Roberto Campos Neto, the chairman of the Brazilian Central Bank, said on Tuesday that widespread vaccination in Brazil would be more fiscally responsible than extending the government’s coronavirus emergency aid program.
Speaking during an event organized by consultancy group Eurasia, Mr. Campos Neto’s words come one day after a bill to extend the welfare policy for another three months was submitted to the Senate. Launched in March, the program helped drive poverty rates to their lowest level in 16 years. “Compared to other emerging economies, we spent more and saw an improvement in economic forecasts — from a drop of 10 percent to between 4 and 4.2 percent. When we look at the public debt and risk, we ask ourselves: is it worth it?”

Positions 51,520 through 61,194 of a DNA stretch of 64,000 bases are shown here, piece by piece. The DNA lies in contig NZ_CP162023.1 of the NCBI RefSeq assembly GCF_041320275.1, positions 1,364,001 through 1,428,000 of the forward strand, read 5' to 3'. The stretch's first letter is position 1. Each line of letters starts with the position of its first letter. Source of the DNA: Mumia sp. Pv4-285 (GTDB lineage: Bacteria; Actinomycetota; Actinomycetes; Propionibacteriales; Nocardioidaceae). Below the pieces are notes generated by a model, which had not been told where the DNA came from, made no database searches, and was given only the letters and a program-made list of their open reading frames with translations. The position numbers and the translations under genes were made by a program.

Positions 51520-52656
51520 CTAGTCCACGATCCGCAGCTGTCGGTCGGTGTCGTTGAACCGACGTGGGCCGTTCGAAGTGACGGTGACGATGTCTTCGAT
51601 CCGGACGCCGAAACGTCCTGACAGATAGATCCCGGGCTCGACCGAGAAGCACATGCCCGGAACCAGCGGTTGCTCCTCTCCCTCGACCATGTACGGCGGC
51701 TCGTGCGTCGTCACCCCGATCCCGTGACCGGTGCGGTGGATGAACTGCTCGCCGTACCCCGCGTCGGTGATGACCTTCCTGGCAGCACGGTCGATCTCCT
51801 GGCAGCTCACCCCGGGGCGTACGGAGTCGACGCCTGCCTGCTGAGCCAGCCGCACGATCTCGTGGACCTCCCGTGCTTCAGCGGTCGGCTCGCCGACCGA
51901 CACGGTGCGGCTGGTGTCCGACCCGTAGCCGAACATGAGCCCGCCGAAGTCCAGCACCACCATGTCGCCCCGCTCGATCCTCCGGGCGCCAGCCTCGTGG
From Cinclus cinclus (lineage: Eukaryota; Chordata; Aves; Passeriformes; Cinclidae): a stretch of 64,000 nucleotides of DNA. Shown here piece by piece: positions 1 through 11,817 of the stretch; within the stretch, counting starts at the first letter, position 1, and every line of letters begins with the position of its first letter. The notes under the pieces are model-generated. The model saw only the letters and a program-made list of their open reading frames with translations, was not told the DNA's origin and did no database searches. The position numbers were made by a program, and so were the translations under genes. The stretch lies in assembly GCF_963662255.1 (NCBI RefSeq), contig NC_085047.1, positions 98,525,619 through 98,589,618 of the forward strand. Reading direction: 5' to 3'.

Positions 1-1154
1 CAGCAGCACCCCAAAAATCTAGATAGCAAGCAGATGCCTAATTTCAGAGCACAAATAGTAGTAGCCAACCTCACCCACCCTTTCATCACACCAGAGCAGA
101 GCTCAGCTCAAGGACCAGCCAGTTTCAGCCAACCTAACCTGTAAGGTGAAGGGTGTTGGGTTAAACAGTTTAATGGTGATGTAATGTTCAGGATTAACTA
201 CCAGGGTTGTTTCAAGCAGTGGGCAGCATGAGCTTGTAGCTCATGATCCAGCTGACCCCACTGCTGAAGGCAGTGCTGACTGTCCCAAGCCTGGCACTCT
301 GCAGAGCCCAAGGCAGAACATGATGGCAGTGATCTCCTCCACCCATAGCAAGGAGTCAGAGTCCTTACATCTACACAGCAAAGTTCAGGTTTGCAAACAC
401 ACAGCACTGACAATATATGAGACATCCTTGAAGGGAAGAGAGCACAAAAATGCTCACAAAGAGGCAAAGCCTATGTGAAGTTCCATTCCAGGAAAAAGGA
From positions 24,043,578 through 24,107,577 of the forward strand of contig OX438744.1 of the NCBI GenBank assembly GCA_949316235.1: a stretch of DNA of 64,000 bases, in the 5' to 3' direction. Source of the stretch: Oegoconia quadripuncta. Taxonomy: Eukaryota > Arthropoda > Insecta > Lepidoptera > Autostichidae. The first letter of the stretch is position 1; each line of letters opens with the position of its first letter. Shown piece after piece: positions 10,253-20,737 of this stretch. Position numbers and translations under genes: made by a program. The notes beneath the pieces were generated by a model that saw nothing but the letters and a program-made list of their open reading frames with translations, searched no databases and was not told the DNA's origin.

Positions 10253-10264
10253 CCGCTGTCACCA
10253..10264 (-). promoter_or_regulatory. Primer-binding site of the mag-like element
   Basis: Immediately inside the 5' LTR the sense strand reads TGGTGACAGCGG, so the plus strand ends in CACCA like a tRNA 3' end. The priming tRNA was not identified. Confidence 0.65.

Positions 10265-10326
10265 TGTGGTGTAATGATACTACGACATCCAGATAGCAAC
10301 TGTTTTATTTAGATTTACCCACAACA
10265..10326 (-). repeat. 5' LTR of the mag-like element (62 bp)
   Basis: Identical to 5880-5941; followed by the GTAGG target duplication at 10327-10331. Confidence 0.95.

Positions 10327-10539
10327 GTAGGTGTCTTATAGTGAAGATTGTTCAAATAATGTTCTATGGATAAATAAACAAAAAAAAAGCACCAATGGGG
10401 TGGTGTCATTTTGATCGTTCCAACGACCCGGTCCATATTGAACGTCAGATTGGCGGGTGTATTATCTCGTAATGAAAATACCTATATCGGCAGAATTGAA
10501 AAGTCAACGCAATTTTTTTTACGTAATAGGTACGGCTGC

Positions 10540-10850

Official data shows that 8.6 million people fell below the poverty line in October, after the monthly aid had been cut in half. Four million fell into extreme poverty. “The worst moment will be in January 2021, when the benefit ends,” said economist Daniel Duque, of think tank Fundação Getulio Vargas.Support this coverage →